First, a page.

Ms. Helena Jaczek: We really have no further questions. I just want to say that, given your very broad experience, I think you’re ideally suited for this position. Thank you.

The Acting Chair (Mr. Peter Tabuns): Thank you. Official opposition, Mr. McDonell.

Mr. Jim McDonell: Thank you for coming out today. I’m sure you’re aware of some of the controversial issues that have come up over at the parks commission. We were just wondering, how would you see yourself working with the board of directors to make sure it doesn’t happen again, or that these issues are put into the past?

Ms. Joan Andrew: I think, being on the commission or the board of directors, you’re part of a team. I know I have an ex-boss colleague, Virginia West, who’s also on the Niagara Parks Commission, who actually is the person who initially interested me in this position. She has a long background in public administration as well. So I think I’ll be part of a team that has a fair amount of experience of balance. She has training as a lawyer; she was also chief administrative officer of a municipality in Ontario. I think we bring a variety of different perspectives that allow us to be a good team. We’re schooled in controllership, accountability, governance issues, managing large ministries and agencies.

I think, as previous deputy ministers, we have a certain political acuity, understanding what decisions might be appropriate or might not be appropriate for public agencies. I think we can bring that to the senior management team at the Niagara Parks Commission as well.

The Acting Chair (Mr. Peter Tabuns): Further questions? Ms. Thompson.

Ms. Lisa M. Thompson: Thank you for coming here today. As was alluded to earlier, there have been issues with this commission. I’m sure you’ve done your homework and I’m curious to know: In your perspective, what has been one of the main issues, and how would you address it in terms of bringing accountability to the commission in working with the directors and staff? What’s one of the main issues that you would tackle, and how would you work with staff and the directors in terms of accountability?

Ms. Joan Andrew: I have done some homework, but I don’t think I know exactly what has—I mean, I know they finished a new procurement process and things, but I don’t know exactly, internally, where they’re at, what they’ve already dealt with, perhaps, and what needs to be dealt with.

But I think in any public agency procurement, customer service is important. Making staff feel valued so that they can deliver a better service or product is important. There’s a wide variety of issues that I think are important, and in an agency that has as wide-ranging a mandate as the Niagara Parks Commission, keeping all of that in balance is important as well, so you don’t just focus on, for lack of a better word, procurement policies in the absence of worrying also about the welfare of the staff and whether they’re—you know, for a major tourist attraction, customer service orientation is very important too.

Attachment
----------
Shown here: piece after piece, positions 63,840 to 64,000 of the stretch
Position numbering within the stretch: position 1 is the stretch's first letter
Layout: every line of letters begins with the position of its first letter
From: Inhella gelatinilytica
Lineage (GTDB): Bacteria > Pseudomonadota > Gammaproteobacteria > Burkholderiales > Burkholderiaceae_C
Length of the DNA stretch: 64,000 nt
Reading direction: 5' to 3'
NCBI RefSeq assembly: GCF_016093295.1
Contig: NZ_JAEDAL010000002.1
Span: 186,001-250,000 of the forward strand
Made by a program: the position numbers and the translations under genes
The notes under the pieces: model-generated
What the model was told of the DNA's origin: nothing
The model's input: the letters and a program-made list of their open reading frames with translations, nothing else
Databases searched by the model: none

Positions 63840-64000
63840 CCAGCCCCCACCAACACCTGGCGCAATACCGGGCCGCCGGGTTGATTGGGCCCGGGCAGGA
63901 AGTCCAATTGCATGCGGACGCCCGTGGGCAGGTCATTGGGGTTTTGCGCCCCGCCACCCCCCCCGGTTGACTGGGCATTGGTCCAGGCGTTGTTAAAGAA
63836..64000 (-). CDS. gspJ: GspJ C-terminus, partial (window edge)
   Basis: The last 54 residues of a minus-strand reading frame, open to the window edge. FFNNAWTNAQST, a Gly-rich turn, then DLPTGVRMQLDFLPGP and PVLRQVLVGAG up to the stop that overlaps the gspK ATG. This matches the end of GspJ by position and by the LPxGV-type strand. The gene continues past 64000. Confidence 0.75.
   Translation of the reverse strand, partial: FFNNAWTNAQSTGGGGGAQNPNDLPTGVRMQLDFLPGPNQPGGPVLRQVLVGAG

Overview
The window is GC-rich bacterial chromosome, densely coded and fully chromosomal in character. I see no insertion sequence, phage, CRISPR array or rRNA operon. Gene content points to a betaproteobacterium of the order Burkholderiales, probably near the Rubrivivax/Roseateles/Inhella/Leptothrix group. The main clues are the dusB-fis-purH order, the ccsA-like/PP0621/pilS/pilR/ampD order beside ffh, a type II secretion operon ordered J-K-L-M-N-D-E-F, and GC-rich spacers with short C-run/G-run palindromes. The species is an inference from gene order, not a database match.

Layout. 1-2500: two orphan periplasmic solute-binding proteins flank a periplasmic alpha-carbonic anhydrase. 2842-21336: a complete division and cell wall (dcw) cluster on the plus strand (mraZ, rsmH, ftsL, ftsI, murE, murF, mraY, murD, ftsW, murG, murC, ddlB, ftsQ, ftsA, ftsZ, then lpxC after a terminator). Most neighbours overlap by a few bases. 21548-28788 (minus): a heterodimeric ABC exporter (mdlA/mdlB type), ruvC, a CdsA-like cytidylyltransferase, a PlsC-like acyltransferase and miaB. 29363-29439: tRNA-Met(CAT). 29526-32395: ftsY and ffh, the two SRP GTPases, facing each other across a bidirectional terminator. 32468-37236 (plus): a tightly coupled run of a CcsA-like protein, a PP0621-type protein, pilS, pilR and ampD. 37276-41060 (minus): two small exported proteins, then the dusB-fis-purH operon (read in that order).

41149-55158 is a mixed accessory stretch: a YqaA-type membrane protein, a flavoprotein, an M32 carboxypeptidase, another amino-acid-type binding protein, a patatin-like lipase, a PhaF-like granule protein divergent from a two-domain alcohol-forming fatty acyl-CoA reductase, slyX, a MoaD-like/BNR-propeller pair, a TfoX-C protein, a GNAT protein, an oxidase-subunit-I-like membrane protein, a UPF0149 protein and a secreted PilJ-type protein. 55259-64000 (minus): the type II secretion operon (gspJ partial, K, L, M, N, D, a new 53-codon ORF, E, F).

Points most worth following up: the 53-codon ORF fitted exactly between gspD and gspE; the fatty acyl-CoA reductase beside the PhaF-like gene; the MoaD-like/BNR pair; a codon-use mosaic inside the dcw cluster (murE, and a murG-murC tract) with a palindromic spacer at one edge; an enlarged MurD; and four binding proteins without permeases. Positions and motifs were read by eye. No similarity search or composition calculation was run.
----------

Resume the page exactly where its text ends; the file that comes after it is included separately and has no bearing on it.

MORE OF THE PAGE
The Chair (Mr. Bill Mauro): Thank you very much.

Now over to the third party questions.

Miss Monique Taylor: Thank you for being here. You definitely seem to have a very full plate already of the things that you’re involved in with the Y and with other agencies that you belong to at this time. How much time do you think that you would be able to bring to this, and do you think that you would have enough time to do adequate work with the commission?

Ms. Joan Andrew: My current position at Ryerson is only part-time, so it’s only two days a week. I do my other volunteer work in the remaining time. I think compared to being a deputy minister, I’m not that busy. So I think I have the time. I explored the amount of time that would be expected in terms of board meetings, committee meetings and preparation for board meetings. I think it’s probably two to two and a half days a month at the moment, so that’s not an extraordinary amount of time in terms of how to balance that. It’s not 75 or 80 hours a week, like it used to be.

Miss Monique Taylor: Right, and any other interests regarding the Niagara region at all or just something that—

Ms. Joan Andrew: I was struck—recently, I had the opportunity to host a delegation of IT experts from the government of Vietnam who were here to meet with federal and provincial governments, but the one thing else they wanted to do was visit Niagara Falls. I think when you’re in Toronto, you forget how important Niagara Falls is to the tourism economy of southern Ontario; I’m not saying this is sort of a Toronto-centric view of the world, but every time I have a visitor come to stay with me from overseas, they want to go and see Niagara Falls. It’s an important part of that, so I’ve had the pleasure of going on the Maid of the Mist several times.

I think the importance of the whole Niagara region and the importance of broadening the tourism experience to include some of the wine industry and the cultural aspects of Niagara and creating that kind of maybe more modern tourist attraction in southern Ontario is really important, and I think the parks commission can play a role in that, too.